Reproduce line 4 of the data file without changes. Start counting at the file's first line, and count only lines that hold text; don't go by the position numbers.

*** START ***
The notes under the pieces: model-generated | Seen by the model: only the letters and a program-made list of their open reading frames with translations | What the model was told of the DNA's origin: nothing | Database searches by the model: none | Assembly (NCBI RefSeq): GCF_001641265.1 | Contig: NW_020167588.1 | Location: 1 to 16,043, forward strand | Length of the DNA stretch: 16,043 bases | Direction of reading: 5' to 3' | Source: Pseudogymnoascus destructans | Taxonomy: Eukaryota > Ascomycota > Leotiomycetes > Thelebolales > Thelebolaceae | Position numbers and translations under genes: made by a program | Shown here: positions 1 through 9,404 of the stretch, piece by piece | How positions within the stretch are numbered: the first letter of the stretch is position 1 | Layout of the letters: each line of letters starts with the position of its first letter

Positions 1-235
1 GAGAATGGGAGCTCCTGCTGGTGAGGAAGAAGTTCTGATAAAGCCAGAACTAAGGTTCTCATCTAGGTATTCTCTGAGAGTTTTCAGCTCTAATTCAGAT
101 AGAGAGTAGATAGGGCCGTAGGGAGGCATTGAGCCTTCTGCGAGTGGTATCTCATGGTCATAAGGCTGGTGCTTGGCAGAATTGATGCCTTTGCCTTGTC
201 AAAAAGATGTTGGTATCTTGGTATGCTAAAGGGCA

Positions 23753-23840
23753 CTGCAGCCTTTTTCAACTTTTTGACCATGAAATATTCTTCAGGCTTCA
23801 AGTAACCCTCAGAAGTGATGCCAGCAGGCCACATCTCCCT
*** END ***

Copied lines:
101 AGAGAGTAGATAGGGCCGTAGGGAGGCATTGAGCCTTCTGCGAGTGGTATCTCATGGTCATAAGGCTGGTGCTTGGCAGAATTGATGCCTTTGCCTTGTC